The best places to go stargazing in America, according to an expert photographer

Where to head if you want a star-filled night sky

View the incredible universe
Professional landscape photographer Grant Kaye has spent hundreds of nights under the stars, capturing the night sky — and teaching others how to do it, too.

Between the weather, lunar, solar, and milky way conditions, stars can be a difficult thing to capture, but Kaye has become familiar with the best spots to go stargazing and capture the spectacular sights.

From Hawaii to Lake Tahoe, Kaye has some serious knowledge on where to head if you want a star-filled night sky.

Ahead, Kaye's top five all-time favorite locations to view the incredible universe.

1. Alaska: If you want to witness the Aurora Borealis — a natural light phenomenon caused by charged particles colliding into Earth's atmosphere — you have to go to Alaska, Kaye says. "It really is a completely unparalleled spiritual experience that I cannot recommend enough," he told.

While the entire state has good Aurora Borealis viewing, the town of Fairbanks has been noted to have some of the most fantastic sights. This image was captured at The Lodge at Black Rapids, just two and a half hours southeast of Fairbanks. "Alaska will always be a favorite place to shoot at night," Kaye said.

2. Black Rock Desert, Nevada: "I love shooting in this location because it is remote, mysterious, and has one of the darkest skies in all of North America," Kaye said.

Black Rock Desert is best-known for the notorious Burning Man Festival, which takes place there each August. Kaye, however, warns potential visitors: "The Black Rock is a vast and wild wilderness, and the utmost care must be taken when going deep into its expansiveness to ensure one's safety."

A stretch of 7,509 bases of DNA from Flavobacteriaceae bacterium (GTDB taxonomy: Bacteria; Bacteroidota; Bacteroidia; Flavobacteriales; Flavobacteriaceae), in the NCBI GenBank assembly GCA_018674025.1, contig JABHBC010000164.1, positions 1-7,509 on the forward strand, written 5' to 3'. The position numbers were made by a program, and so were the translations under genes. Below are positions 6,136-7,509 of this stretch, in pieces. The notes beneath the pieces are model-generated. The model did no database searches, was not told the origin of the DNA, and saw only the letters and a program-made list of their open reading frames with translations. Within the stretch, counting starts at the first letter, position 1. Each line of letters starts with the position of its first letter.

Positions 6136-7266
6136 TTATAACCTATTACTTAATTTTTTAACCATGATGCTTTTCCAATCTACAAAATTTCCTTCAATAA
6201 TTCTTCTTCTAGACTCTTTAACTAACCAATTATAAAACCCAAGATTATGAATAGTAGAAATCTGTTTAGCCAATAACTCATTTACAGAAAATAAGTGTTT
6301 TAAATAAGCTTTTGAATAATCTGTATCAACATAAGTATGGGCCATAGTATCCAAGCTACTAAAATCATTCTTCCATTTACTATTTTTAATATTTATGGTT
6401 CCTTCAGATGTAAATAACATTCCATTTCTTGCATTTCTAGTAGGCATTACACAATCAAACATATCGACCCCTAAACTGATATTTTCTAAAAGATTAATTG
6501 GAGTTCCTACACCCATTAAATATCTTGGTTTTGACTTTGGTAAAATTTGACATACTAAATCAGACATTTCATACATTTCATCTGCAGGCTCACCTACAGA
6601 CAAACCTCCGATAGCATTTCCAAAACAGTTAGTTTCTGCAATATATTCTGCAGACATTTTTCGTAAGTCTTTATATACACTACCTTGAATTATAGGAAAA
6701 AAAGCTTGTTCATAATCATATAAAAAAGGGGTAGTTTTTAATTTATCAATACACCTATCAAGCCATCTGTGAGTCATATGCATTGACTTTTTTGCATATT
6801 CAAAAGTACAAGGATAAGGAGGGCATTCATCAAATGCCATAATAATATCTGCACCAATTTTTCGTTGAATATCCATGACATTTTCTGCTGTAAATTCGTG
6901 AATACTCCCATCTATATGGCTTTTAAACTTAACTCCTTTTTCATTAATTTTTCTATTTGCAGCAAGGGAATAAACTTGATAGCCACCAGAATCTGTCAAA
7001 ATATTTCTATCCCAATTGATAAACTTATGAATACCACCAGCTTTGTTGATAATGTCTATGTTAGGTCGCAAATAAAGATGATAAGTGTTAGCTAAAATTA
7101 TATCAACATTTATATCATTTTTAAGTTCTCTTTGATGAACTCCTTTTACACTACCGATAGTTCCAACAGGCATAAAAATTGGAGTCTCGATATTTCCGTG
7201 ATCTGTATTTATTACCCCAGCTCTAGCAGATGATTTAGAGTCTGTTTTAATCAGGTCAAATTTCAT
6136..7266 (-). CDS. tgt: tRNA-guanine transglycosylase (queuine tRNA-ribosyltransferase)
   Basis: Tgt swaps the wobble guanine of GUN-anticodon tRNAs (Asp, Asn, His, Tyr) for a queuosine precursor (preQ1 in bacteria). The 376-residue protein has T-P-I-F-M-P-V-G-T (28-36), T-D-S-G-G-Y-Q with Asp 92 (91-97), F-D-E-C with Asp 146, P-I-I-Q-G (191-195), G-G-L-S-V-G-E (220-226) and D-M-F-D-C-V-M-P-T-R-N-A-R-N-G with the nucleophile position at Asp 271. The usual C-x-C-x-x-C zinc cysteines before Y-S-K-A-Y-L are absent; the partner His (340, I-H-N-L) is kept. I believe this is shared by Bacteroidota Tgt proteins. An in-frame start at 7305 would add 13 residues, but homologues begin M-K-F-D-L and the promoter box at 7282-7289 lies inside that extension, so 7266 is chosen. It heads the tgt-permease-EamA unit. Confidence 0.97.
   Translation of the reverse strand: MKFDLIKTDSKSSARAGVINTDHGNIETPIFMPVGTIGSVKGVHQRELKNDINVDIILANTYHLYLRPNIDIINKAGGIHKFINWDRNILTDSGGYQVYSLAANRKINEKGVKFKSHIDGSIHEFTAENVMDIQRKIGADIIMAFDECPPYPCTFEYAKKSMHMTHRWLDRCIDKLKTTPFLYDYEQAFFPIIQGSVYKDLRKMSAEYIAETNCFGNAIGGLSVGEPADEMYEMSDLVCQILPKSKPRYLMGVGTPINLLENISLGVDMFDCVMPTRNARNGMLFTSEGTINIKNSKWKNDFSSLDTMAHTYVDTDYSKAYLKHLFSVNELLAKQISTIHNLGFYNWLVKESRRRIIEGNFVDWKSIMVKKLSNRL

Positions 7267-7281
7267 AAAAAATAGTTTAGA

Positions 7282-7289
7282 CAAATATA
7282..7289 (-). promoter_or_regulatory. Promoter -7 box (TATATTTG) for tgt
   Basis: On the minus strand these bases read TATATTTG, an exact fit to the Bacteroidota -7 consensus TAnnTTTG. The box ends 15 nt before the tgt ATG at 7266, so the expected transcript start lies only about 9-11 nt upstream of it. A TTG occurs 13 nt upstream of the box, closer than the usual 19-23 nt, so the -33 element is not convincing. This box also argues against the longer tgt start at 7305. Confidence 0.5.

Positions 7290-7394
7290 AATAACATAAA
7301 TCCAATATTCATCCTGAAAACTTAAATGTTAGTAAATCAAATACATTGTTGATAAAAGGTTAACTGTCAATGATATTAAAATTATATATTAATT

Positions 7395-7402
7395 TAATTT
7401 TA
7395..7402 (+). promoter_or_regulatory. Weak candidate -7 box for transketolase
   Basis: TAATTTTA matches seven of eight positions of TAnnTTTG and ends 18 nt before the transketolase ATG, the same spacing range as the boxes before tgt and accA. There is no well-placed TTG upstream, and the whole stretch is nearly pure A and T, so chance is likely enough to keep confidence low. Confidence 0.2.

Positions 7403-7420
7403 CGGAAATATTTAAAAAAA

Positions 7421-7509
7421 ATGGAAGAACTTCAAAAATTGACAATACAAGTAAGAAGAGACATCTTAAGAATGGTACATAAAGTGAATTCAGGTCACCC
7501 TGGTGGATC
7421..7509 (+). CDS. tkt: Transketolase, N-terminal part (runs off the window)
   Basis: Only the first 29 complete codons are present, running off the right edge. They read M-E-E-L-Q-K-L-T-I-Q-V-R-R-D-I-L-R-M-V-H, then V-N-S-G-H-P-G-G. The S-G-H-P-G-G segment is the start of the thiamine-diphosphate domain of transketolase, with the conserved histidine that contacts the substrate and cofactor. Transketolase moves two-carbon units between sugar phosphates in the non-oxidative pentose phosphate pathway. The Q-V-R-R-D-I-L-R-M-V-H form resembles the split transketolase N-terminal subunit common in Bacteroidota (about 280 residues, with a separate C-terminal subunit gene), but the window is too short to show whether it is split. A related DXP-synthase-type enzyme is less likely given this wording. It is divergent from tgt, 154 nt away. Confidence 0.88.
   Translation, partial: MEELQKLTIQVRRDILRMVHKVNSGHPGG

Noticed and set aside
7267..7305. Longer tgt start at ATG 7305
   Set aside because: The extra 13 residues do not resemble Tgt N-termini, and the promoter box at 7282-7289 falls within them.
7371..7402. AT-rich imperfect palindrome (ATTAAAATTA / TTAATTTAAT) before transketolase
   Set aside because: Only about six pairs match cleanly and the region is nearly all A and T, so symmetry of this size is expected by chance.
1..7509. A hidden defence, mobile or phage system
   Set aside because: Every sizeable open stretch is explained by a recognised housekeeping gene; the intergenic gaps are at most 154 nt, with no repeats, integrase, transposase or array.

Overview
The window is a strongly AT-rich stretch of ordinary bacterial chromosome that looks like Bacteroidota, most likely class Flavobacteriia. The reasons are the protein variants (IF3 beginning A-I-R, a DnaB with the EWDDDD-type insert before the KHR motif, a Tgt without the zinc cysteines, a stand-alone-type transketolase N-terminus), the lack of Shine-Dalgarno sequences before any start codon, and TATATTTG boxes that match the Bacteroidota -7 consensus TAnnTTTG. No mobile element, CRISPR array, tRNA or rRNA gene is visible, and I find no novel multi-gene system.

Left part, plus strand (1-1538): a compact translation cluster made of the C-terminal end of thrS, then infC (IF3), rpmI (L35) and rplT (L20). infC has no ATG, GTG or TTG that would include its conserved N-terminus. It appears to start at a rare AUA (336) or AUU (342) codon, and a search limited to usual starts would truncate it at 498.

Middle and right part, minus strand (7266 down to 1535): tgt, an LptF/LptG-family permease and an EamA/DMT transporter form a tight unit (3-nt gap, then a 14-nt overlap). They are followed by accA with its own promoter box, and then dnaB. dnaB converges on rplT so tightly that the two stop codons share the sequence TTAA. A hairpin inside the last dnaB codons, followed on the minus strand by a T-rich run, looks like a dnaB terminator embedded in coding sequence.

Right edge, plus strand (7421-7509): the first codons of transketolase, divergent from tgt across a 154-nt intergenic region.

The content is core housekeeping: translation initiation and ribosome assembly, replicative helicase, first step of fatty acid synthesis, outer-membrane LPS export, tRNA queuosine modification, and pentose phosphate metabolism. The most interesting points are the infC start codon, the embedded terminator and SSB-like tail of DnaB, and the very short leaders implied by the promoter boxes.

3. Ancient Bristlecone Pine Forest, White Mountain, California: This pine forest has some of the oldest living trees, which make great photographic subjects.

Weather permitting, the Bristlecone Pine Forest is open to the public from mid-May through the end of November.

4. Tahoe National Forest, California: Inspired by nature, Kaye has chosen to live in one of his favorite parts of the country: Truckee, California. Just 30 minutes from Lake Tahoe, Truckee provides easy access to some of the most "incredible views that a photographer could ever want," he said.

For Kaye and other stargazers, Lake Tahoe is a prime location. "The darkness and lack of light pollution to the east (Nevada) and south (Sierra Nevada) allow for the creation of almost any kind of night photo one can imagine — even scuba diving in Lake Tahoe at night under the Milky Way," he said.
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Kaye also suggests Donner Lake, which is about 40 minutes outside of Lake Tahoe, and offers a spectacular view.

5. The Racetrack Playa in Death Valley, California: The Racetrack Playa is a dried-out lake on the northwestern side of Death Valley and is one of Kaye's favorite places. The Racetrack Playa is "challenging to get to, and only has primitive camping," he said.

Racetrack Playa got its name from the "sailing stones", a geological phenomenon found in the area. The stones slide across the ground without any human or animal interference, leaving tracks. In 2014, a study finally revealed that thin layers of ice melting below the stones, combined with high winds, cause the movement.

6. Hawaii Volcanoes National Park, Hawaii: Born in Lana'i, Hawaii, Kaye loves shooting on the islands since he knows their "expansive backroads by heart". This image taken at Volcanoes National Park shows the diversity of the island, which Kaye describes as "magical" at night.

Kaye also suggests the Hawaiian Volcano Observatory, where he used to work. "I love shooting here because it is quiet, friendly, and dark," he said of his home state.

The Mauna Kea Telescopes

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